Let’s Get Digital: Inside the hmv Mobile App
With not every album out there able to be a solid piece of art from top to bottom, it makes complete sense that hmv Canada attempts to prepare its customers the best it can with its new mobile app for iOS and Android.
Having debuted about two weeks ago, this new digital entity by the music, movie and pop culture collectibles retailer has a pair of highlighted features geared towards discovery: image search and sound search. The former allows a person to scan an album cover with his phone’s camera to pull up 30-second previews of each track upon it. Meanwhile, the latter function acts like song-identifying app Shazam, making it able to identify a song title and the artist performing it by holding the mobile device within range of a speaker.
That Shazam-esque feature may prove to be the most interesting inclusion in this app, seeing as, well, many, many music aficionados likely already have downloaded Shazam and don’t need something similar. Nick Williams, President and CEO of hmv Canada defends the inclusion of this element.
“In some ways, Shazam has probably helped our thinking,” admits Williams. “People are already using Shazam and understand the feature. But, the added advantage of being able to visually recognize a CD in store allows you to very seamlessly link into the digital side to make a purchase.
“It’s arguably a gimmick,” he continues, “but I think it’s functionally sound enough for people to actually want to use it.”
The “digital side” that Williams mentions is hmvdigital.ca (My hmv), a spot in which a person is capable of purchasing MP3s. Android users can take full advantage of this feature while using the app, but since Apple has some pretty rigid rules regarding how third-parties can sell certain commodities through a designed-for-iOS app, this feature is not available for those with an “i” device. Instead, these “i” users have to download their music through the hmvdigital.ca website, but can then stream them through the app.
“At some stage, we’d like to think that we can combine a purchase of a physical and digital product together,” believes Williams. “This is more of a longer term view that allows us to combine the assets of what we’re doing in-store and what we’re doing online. Whereas up until this point, they’ve been very separate businesses, and to some extent, that’s been appropriate. We’ve recognized over time that we really need to start leveraging not just the online presence of what we’re doing, but also the in-store presence.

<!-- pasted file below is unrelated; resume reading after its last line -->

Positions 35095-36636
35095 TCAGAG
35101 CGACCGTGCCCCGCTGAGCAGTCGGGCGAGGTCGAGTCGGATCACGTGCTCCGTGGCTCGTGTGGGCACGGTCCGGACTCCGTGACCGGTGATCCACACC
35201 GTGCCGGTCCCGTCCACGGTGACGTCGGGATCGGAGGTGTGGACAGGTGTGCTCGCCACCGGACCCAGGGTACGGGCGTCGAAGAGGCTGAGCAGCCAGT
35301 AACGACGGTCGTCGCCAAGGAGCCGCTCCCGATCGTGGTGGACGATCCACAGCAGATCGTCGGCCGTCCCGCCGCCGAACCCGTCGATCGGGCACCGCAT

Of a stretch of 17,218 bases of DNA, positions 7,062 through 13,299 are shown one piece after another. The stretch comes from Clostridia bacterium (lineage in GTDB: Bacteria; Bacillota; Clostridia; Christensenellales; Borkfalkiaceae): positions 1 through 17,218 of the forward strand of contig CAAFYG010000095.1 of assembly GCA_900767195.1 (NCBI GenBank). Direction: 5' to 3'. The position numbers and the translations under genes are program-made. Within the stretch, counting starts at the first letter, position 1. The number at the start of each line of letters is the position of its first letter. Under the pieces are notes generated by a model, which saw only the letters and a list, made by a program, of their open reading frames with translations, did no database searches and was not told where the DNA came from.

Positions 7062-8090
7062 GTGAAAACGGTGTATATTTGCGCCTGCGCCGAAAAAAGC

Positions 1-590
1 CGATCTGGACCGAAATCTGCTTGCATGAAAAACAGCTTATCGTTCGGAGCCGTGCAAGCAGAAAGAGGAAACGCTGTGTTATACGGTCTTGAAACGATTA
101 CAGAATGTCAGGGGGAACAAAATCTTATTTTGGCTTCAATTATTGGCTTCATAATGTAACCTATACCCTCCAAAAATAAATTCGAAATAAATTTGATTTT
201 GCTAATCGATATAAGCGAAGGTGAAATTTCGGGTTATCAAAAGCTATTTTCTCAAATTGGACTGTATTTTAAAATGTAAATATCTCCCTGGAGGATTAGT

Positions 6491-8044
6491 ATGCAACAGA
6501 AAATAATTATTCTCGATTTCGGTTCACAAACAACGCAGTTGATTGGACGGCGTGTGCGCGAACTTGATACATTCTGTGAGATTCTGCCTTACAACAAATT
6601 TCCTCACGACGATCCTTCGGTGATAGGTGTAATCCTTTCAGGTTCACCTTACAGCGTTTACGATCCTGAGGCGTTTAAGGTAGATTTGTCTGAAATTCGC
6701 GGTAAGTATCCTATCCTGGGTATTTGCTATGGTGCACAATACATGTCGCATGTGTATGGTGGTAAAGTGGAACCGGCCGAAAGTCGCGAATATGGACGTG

He adds: “Look, we can sell these products in-store, but I think if you add features to that, it makes a big difference for people.”
While the enthusiasm for the app is present in Williams’ voice, the product is still in its infancy. He says that while he was very pleased during the app’s testing phase that it was able to provide information related to releases from a range of regions, he does note that adding more and more albums to the app’s knowledge base will be a continual work in progress.
That said, optimism is in the air for Williams and Co., as he sees this new high-tech endeavour by his company as the right move at the right time.
“We need as many ways in which people can access music. There’s no question that people sample music away from the stores through the most accessible digital searches available…and that isn’t always us,” offers Williams. “So yes, the advantage is that we have a service that allows you to do that and we have a service that allows you to do it away from the store, and in the store. If you look at a CD in the store and want to hear it, the app provides a much quicker and efficient way to do that.”